--even in 2 meter radius, the tower still generates an audible and distinguishable noise in mid-high gain settings.
--the pc had shut down and noise is gone. Literally nothing is catched by pickups. Verified that all noise is generated from RGB Rainbow colored, glass cased PC.
--I found an aluminum sheet metal and connected it to pc tower's metal case (unpainted part - and of course first verified that there are no voltage leaks). when I am as far as 2 meters to tower with this setting the noise is still there but significantly lower, maybe the lowest.
(All power strips are connected to a power supply unit and test guitar is not shielded. Later tried with the active pickups and they eliminate this emi interference a lot) This kind of inconvenience is enough for me to change the computers. I will be using mac for this sole purpose and keep the tower for gaming, editing, designing ..etc. I do recommend anyone to do the same.

Result: The LEDs and RGB colors are all wonderful, but noiseless recording and listening is priceless.
Can you post a pic of your makeshift cage? I literally tried wrapping most of my PC in foil to achieve this but it made NO difference. I'm hoping I just made some failed attempt at it and didn't do it correctly, because as of right now I still haven't found a solution to this issue. It's definitely associated with the PC and proximity to it.

EDIT: Also I don't quite have the luxury of running on a mac as I livestream music sometimes on my stream, so my current setup requires me to be streaming from my main rig still and running into the line-in on my PC.
 

UberGuitarDude

New Member
Not sure if I mentioned it previously on this thread, but I did notice that I have no ground in any of my outlets - hah nice and safe. Would that be adding to the noise? I can't imagine that's the biggest source of sound issues, but it definitely can't be helping anything.
 

pauly

Fractal Fanatic
no ground?!?
omg get that fixed before someone dies mate!
pauly

Not sure if I mentioned it previously on this thread, but I did notice that I have no ground in any of my outlets - hah nice and safe. Would that be adding to the noise? I can't imagine that's the biggest source of sound issues, but it definitely can't be helping anything.
 

UberGuitarDude

New Member
no ground?!?
omg get that fixed before someone dies mate!
pauly
Yeah uhhhh, apparently that’s what I’ve been using for 4+ years and just realized it. Have everything on a decent surge protector, but I know that’s not the same thing. Also I’m in a rental and my landlord is not the best. No chance of getting this fixed.
 

pauly

Fractal Fanatic
good luck - I hope you get a chance to get out of there before it gets you.
thank god youre using a fractal and not some spitty old bassman.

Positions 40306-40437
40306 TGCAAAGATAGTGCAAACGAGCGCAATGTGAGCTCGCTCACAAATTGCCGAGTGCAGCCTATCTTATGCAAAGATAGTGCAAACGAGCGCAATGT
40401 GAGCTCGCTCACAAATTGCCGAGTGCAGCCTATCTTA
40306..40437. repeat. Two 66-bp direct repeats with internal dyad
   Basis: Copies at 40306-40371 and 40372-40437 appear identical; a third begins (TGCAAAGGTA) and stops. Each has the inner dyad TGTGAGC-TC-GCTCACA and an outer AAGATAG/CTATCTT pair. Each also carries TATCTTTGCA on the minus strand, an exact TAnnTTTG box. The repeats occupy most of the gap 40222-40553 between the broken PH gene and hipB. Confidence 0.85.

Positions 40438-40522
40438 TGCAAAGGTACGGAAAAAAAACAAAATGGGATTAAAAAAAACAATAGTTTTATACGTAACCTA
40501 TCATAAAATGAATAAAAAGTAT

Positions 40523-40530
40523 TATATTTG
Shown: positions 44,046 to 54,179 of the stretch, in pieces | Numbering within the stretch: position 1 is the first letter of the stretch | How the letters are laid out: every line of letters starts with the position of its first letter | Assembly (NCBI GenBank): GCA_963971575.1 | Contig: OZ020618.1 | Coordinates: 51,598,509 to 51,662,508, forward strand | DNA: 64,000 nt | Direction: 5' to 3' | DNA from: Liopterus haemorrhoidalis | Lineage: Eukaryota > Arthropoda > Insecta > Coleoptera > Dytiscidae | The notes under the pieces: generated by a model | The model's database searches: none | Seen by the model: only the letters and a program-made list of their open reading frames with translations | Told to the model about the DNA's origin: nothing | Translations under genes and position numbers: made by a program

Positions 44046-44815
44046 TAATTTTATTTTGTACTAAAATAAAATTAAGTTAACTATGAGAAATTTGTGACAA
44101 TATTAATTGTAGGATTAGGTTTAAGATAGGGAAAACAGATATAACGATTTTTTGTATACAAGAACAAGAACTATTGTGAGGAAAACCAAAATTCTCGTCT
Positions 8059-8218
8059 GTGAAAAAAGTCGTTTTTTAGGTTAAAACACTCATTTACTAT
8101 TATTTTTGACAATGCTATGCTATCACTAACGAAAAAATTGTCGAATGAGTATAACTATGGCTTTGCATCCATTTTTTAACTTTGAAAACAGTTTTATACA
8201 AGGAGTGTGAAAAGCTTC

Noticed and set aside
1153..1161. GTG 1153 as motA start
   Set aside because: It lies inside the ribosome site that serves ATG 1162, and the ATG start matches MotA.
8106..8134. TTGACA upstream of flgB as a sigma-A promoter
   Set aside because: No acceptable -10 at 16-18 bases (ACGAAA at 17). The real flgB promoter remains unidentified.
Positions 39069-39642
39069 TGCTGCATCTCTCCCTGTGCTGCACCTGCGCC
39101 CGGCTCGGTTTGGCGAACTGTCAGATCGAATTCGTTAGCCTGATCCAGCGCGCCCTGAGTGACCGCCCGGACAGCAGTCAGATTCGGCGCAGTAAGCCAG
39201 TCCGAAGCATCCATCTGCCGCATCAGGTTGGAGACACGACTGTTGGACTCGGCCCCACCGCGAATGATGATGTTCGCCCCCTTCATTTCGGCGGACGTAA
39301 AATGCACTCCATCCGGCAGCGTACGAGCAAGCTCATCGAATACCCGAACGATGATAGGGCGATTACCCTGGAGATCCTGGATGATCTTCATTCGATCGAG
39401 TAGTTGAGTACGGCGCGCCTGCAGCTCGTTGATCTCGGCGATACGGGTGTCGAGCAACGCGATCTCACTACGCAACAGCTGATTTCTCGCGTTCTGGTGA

hope you consider this a serious as it is.
thanks
pauly

Yeah uhhhh, apparently that’s what I’ve been using for 4+ years and just realized it. Have everything on a decent surge protector, but I know that’s not the same thing. Also I’m in a rental and my landlord is not the best. No chance of getting this fixed.
 

wagnar

New Member
Can you post a pic of your makeshift cage? I literally tried wrapping most of my PC in foil to achieve this but it made NO difference. I'm hoping I just made some failed attempt at it and didn't do it correctly, because as of right now I still haven't found a solution to this issue. It's definitely associated with the PC and proximity to it.

EDIT: Also I don't quite have the luxury of running on a mac as I livestream music sometimes on my stream, so my current setup requires me to be streaming from my main rig still and running into the line-in on my PC.
2019-12-02.jpeg
2019-12-02 (2).jpeg

When I am on a high gain preset (for ex: High Gain Recto's no noise gate), the noise starts to take place after string vibration decays. As I go away from the tower; the noise decreases "exponentially" I think. I assume using longer cables, putting the tower down and far away could solve the problem. I have seen one of my friends made a faraday shield with the tower's cardboard, he says it works for him.

Regarding your post about your grounding issue I would like to add my experience 4 years before. AfterI purchased my mini recto, I heard an incredible hum from amp. I took the amp and cabinet and went home, I knew my houses ground was properly done before. There were no hum and no noise. Called the engineers to original place and they measured that earthing was near 0.

Can you make a video or capture the sound of that noise ? maybe you already solved the emf problem but suffering from ground ?

I took some sound samples for clarification. Taken with audacity through macbook air. Air norton Pickups at full volume. Axe preset is "LT MK8 - MKIV Chunk"


Check this playlist, the first noise was my problem, changing guitar's pickup position helps, getting away from pc helps, what truly amazes me is of all those emf around; axe is still silent as an owl flapping at night. ( I hear nothing even in highest gain and output settings when volume of guitar is at 0)